Women’s clothing brand Roman Originals has been inundated by calls since the photo became the center of an online debate.
A customer-demand, supply chain management system is enabling O’Reilly Auto Parts, a Springfield, MO-based chain of more than 950 stores, to increase the amount of inventory it moves on a regular basis.
A customer-demand, supply chain management system is enabling O’Reilly Auto Parts, a Springfield, MO-based chain of more than 950 stores, to increase the amount of inventory it moves on a regular basis, Greg Beck, director of purchasing, tells Internet Retailer.
The customer-demand system from Nonstop Solutions Inc. is having “a major impact on increasing inventory turns, buying more efficiently and effectively, and identifying products that need to be returned to vendors,” Beck says.
The system reviews demand history on a nightly basis, making adjustments on what O’Reilly needs to carry in its stores. Before the Nonstop system was installed, Beck says, O’Reilly might not have learned that a store was out of stock of a particular item until a customer asked about it at a cashier’s station. “But by then it may be too late to replace the missing item, because the customer may have gone to another store,” he says.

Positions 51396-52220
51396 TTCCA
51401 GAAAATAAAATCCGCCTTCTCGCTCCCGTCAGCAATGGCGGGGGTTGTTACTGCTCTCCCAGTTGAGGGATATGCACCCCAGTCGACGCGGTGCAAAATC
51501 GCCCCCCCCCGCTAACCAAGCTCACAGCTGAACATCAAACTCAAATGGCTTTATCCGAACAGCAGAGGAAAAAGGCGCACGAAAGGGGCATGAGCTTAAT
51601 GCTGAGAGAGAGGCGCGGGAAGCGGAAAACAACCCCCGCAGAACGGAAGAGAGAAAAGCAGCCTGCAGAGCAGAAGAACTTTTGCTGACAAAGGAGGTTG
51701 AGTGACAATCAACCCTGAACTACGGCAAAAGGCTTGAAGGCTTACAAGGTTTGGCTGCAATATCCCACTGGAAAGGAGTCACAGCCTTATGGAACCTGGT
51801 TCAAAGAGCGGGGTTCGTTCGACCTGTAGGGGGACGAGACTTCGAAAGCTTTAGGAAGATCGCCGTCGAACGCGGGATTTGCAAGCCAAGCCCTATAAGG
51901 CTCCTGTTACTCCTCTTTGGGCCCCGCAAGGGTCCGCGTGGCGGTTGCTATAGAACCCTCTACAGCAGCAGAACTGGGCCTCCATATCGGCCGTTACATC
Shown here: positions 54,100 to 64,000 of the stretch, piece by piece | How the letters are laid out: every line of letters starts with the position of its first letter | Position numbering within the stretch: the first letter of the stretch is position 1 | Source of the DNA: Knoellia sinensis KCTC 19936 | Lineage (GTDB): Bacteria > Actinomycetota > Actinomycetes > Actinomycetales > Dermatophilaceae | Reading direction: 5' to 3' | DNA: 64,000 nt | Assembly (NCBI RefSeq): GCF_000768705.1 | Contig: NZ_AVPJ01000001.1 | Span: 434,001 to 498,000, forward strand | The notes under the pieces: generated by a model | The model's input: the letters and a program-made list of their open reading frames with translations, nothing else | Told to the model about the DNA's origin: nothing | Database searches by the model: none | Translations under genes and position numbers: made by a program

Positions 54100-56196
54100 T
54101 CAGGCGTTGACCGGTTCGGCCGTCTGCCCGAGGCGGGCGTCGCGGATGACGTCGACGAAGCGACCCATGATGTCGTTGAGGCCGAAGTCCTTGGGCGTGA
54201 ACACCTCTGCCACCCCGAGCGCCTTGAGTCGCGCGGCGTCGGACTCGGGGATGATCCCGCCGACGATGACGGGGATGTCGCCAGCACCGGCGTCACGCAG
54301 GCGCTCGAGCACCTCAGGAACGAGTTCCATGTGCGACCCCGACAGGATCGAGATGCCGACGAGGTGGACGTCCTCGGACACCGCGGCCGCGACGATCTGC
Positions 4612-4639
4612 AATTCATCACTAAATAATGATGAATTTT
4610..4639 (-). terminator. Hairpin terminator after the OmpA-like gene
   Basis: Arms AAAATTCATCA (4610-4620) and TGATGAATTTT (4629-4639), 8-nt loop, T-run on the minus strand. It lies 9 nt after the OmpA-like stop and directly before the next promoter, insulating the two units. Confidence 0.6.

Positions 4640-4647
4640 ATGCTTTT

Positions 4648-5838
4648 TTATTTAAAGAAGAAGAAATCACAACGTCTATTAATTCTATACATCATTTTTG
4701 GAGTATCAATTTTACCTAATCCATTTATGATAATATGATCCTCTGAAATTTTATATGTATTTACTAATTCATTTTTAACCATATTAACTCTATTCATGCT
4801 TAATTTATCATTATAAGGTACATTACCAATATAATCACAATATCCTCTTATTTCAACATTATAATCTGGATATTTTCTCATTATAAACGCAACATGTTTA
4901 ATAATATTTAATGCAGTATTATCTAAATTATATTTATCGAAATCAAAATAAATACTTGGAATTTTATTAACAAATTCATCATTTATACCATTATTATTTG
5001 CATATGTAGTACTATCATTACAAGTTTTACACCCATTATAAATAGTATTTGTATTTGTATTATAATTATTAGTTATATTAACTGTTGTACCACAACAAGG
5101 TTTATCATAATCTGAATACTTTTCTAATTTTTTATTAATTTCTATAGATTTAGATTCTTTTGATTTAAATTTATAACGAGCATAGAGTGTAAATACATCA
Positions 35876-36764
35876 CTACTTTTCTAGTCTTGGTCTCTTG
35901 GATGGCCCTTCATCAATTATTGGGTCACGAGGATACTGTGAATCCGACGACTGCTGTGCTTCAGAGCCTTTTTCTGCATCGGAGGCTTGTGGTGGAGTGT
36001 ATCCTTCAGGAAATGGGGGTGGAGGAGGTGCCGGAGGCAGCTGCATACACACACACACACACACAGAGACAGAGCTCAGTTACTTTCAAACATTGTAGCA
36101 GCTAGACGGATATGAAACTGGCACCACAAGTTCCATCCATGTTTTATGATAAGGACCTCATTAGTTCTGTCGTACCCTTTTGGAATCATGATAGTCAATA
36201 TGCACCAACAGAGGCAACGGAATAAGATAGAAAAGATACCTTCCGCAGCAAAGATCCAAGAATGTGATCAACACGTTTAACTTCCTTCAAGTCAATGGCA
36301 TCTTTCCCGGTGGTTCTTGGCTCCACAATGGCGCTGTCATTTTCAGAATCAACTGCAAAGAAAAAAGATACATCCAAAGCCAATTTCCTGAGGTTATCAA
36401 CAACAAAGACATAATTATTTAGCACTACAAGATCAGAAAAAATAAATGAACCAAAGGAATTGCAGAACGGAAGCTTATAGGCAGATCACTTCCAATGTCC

A missing link in the Nonstop system, however, is the inability for many of O’Reilly’s 400 suppliers to participate because they’re too small to afford a connection to O’Reilly’s private network. But by migrating its demand-chain system to the Internet next year, it will enable nearly all suppliers to benefit from the Nonstop system, Beck says. “By communicating electronically, we’ll go beyond sending purchase orders and invoices to sharing expected demand, so they can make adjustments to their manufacturing,” Beck says.
Nonstop, which is based in San Francisco, says it expects to see more web-based versions of its customer-demand system. “We are getting more demand from retailers to put Nonstop on the web,” a spokeswoman says.